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It’s finally happened. My boyfriend put a ring on it. Then, in true fairytale fashion, Serena disappeared in a puff of smoke and Bridezilla took her place. It was a brief attack of highly strung schmaltz which left me reeling at the ease with which one, admittedly hugely impressive, romantic gesture had somehow managed to wipe out years of feminist protest against the “patriarchal institution” of marriage.

Prior to this knee wobbling moment in my life, I had pretty firm public views on marriage (although privately they have been slowly thawing since I met Mr Right three years ago). Engagement rings were “oppressive symbols”, women who changed their surnames were “weak” and weddings were a hugely expensive farce embarked upon when a couple ran out of conversation, or were pressured into by grandchild-deprived parents.

It started innocently enough with a champagne-fuelled post-proposal chat on a steamy Saigon rooftop (I told you it was romantic). While being serenaded by a trio of Vietnamese singing Santas, I found myself getting excited about everything from possible venues (it simply has to be a ruined castle in Wales), to bridesmaids (four, at least), and of course the dress (no meringues, obvs). Swept away on a cloud of hormones and Veuve Clicquot, I made the mistake of broadcasting the happy news on Facebook (as a result my feed is filled with adverts for everything from “how to be a skinny bride” to where to buy “ethical wedding rings”).

I rationalised the initial emergence of my inner princess on the grounds that how many feminists wouldn’t get carried away in the face of such a beautiful gesture. Someone actually wants to spend the rest of their life with me? That’s a mind-blowing thought for starters. Then, there’s the ring (yes, I know it’s a symbol of a contract and I might as well have “I’m taken” tattooed across my forehead), but it’s also elegant, sophisticated and so, very sparkly. The situation only got out of hand when I found myself sat on a tropical beach on Christmas Day, cocktail in hand, arguing with my new fiancé over whether or not guests should be seated during a ceremony which is over a year away! I still maintain that I was purely thinking of women in heels being forced to stand for a prolonged period, but it was a warning sign.

So, what are the social conditions which are fuelling the Bridezilla phenomenon? How can a former marital refusenik such as myself become a cringe-making caricature almost overnight? The term was first popularised in 2001 with the launch of an American cable TV show called Bridezillas. The Oxford English Dictionary, which first included it in 2011, defines it as “a woman whose behaviour in planning her wedding is regarded as obsessive or intolerably demanding.” A hybrid of “bride” and “Godzilla” (a fictional beast of Japanese origin), the word conjures images of a green, spiky monster dressed in a veil and tiara rampaging around, which is a good image to hold in your mind if you feel an attack coming on.

The pressure of expectation has a role to play. The wedding industry in this country is currently worth a whopping £10bn a year, with the average nuptial bill weighing in at around £36,000 (twice what my partner and I are budgeting). The pressure is on to make it not only the “happiest day of your life” but also to make it comparable to, and ideally better than, anyone else’s. I’ve been to a lot of weddings, been a reluctant bridesmaid and done a lot of eye-rolling but some part of my subconscious clearly bought into the idea that a fairytale wedding is an essential part of adult happiness.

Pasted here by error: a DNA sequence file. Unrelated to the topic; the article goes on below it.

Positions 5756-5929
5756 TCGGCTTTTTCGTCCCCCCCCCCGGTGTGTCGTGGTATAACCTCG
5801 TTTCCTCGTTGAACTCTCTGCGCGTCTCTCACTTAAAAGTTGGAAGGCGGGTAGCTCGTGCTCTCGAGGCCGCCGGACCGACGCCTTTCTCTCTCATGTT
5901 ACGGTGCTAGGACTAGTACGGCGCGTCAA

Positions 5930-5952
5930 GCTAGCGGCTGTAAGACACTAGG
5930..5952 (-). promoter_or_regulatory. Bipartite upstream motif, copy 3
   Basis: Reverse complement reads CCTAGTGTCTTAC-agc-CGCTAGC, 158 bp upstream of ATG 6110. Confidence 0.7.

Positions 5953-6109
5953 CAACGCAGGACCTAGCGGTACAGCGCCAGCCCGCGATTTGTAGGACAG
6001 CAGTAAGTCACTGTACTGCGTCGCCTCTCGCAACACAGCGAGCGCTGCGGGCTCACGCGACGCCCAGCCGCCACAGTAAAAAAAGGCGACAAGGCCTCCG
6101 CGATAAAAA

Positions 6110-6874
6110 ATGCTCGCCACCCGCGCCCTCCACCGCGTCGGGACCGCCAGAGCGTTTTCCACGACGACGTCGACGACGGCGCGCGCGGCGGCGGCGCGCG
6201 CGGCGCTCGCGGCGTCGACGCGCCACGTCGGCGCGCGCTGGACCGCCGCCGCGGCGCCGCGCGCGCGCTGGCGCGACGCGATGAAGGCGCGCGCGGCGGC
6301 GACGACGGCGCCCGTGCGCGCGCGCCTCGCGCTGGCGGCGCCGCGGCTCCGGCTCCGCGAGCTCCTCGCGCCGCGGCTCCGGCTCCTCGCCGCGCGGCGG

Age is also a factor. If like me, you haven’t contemplated getting wed until your mid 30s, you’ve already lived an action-packed, technicoloured life. I’ve travelled to amazing places, been to some incredible parties, shared intimate moments with my family and romantic ones with my other half and now I’m expected to condense all those elements into one supposedly perfect day? Suddenly, eloping to Las Vegas looks appealing.

Author and journalist Rebecca Mead wrote a definitive book examining this phenomenon, entitled One Perfect Day. She said; “We live in a culture that is absolutely invested in the new and the novel and the up-to-date. One of the things that’s lost in that is what to do in these big, transitional moments. It’s tricky. It seems to me that the authority that is most aggressively supplying the rules is the wedding industry… for me weddings were an illuminating entry point into thinking about what our priorities are as a culture. The way we marry is the way we are.”

From the feminist perspective, the word “bridezilla” is yet another pejorative label for women who are in a position of power. It’s an amalgamation of the most negative of the “bossy bitch” and “hysterical psycho” stereotypes. “The stress of planning a wedding and all it entails, seems to bring out the very worst in some women and we should not laugh at them, they need our help,” says Kate Thompson, Features Editor of the leading bridal website Confetti.co.uk. With all the marketing, advertising and peer pressure associated with the wedding industry, it’s easy to get overwhelmed and go a little loopy, (and I’m not just trying to excuse my seating arrangement outburst). It’s time feminists learnt to sympathise with and stand up for bridezillas—in doing so we might just help brides everywhere feel a little more sane.

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